But the standout is Rebecca Hall as the brittle, unflappable (well, almost unflappable) Elizabeth. Her readings give a sharp edge even to lines that don’t have one built in, yet she somehow infuses them with a palpable undercurrent of love and emotional directness as well. I hate to resort to it, but indulge me: She’s a wonder.

Thursday, October 12, 2017


Just because Comet TV is showing the film Saturday night, as part of a festival of cat-oriented scary flicks...

Monster-of-the-Week: ...this week's honoree is the coxcombed little troll from the third story in Cat's Eye...

...the 1985 movie anthology of Stephen King tales. It plans to suck the breath out of the young Drew Barrymore, but her valiant cat has other ideas...

Friday, October 6, 2017


Opening this weekend:

Blade Runner 2049As the makers of 2001: A Space Odyssey learned, it can be risky to put a specific year into the title of a futuristic sci-fi movie. Ridley Scott’s 1982 favorite Blade Runner, set less than two years off, in 2019, showed us a Los Angeles in which special cops of the title moniker hunt synthetic humans called “replicants” who have gone rogue. The film’s smoggy, neon-lit vision of the future was scary, but it also had a garish glamour, and accordingly it was done in the style of an old-school film noir—in its original release, it even had hard-boiled narration by Harrison Ford’s title character.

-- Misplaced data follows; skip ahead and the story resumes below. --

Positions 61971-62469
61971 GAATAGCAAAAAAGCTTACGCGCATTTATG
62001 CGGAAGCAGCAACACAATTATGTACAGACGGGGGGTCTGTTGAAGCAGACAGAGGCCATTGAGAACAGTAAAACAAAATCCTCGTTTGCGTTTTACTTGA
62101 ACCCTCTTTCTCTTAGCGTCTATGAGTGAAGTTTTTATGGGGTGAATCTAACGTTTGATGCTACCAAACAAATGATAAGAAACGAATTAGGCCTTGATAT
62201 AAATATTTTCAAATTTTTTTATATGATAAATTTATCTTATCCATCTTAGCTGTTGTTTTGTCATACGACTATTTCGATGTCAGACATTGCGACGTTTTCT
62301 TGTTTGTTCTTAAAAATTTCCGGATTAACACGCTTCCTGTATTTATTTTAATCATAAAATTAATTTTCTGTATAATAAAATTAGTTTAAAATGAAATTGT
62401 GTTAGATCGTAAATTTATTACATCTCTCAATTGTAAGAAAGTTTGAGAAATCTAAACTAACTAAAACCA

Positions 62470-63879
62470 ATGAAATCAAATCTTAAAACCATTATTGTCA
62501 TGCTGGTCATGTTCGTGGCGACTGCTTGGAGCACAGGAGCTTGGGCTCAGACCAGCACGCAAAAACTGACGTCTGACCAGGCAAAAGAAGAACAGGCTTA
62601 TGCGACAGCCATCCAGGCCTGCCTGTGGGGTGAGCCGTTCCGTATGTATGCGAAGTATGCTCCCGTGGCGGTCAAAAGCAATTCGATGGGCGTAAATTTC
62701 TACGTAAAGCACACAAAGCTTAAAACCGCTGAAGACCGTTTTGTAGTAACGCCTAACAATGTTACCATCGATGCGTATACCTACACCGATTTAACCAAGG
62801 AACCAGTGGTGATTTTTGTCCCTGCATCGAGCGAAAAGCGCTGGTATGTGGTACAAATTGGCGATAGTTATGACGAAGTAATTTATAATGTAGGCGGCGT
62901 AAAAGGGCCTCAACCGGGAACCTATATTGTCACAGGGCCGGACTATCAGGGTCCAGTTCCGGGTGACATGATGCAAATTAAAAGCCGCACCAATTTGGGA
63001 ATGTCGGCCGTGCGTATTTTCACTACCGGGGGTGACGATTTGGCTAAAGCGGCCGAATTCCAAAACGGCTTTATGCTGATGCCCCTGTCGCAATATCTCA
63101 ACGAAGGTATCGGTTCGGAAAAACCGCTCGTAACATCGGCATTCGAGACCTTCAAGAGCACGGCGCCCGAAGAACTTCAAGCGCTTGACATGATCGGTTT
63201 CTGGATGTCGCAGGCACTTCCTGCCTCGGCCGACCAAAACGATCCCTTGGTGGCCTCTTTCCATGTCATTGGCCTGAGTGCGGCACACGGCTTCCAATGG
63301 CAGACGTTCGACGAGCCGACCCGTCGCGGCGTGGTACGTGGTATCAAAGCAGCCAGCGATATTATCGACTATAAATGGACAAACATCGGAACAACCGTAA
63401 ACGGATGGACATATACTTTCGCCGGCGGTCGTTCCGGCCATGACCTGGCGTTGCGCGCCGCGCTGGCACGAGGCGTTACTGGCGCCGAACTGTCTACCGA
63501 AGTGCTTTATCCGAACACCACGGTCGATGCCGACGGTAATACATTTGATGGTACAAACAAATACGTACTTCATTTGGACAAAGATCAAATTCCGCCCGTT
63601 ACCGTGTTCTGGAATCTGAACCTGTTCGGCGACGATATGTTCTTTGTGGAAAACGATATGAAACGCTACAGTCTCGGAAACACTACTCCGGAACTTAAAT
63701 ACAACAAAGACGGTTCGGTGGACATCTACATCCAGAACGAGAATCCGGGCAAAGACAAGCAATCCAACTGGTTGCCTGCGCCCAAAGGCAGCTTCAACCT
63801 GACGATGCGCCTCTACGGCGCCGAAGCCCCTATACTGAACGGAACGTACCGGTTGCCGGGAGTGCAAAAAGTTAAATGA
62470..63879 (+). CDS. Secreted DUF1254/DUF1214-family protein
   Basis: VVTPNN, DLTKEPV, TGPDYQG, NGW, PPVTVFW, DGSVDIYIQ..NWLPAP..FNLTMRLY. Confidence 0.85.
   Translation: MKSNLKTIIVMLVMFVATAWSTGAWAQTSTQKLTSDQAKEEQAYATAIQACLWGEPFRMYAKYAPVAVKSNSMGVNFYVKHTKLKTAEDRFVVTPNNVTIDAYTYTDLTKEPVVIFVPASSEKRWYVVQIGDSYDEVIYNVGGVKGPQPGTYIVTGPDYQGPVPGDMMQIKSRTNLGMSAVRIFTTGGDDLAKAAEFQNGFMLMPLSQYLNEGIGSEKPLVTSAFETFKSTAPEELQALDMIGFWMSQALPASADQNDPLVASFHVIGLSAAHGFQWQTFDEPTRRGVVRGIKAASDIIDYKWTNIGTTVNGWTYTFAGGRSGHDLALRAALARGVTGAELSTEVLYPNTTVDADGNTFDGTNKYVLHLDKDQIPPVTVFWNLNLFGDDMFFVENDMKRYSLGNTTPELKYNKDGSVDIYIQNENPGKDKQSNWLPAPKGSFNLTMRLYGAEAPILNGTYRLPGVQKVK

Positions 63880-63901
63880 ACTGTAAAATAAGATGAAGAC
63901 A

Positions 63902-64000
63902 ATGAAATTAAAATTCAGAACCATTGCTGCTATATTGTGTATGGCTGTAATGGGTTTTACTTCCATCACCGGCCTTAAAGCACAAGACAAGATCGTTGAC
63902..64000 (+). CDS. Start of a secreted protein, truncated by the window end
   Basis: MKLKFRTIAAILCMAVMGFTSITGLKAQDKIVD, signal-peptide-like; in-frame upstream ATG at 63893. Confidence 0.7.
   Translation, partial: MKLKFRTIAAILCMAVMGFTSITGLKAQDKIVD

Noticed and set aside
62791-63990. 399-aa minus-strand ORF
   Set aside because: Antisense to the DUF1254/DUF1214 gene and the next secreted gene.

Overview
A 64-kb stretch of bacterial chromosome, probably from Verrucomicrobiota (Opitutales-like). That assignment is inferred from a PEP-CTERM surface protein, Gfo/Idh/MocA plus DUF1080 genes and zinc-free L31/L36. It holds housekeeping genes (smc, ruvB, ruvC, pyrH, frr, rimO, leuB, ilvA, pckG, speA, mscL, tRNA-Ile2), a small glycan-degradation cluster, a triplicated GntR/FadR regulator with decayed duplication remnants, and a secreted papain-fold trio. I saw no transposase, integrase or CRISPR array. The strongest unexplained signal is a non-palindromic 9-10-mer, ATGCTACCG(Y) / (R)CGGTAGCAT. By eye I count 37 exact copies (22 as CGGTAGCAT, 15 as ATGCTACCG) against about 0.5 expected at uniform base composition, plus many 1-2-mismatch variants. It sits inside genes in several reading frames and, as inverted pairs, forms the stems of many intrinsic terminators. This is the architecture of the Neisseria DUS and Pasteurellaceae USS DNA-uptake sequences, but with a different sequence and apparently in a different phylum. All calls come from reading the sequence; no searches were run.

That’s the version I saw back in ’82. I remember enjoying it enormously, but it didn’t become the cultural touchstone for me that it did for so many others. I remembered it less for its plot and more for its details—Joanna Cassidy and the snake, Brion James getting a bullet in the head, William Sanderson’s little guys wandering around the Bradbury Building, Daryl Hannah doing somersaults, Edward James Olmos doing origami. I never saw any of the various director’s cuts and alternative versions that became as complicated as the quarto-versus-folio textual history of a Shakespeare play. I think I may have only seen it the one time, and in any case I hadn’t seen it in decades when I saw this sequel.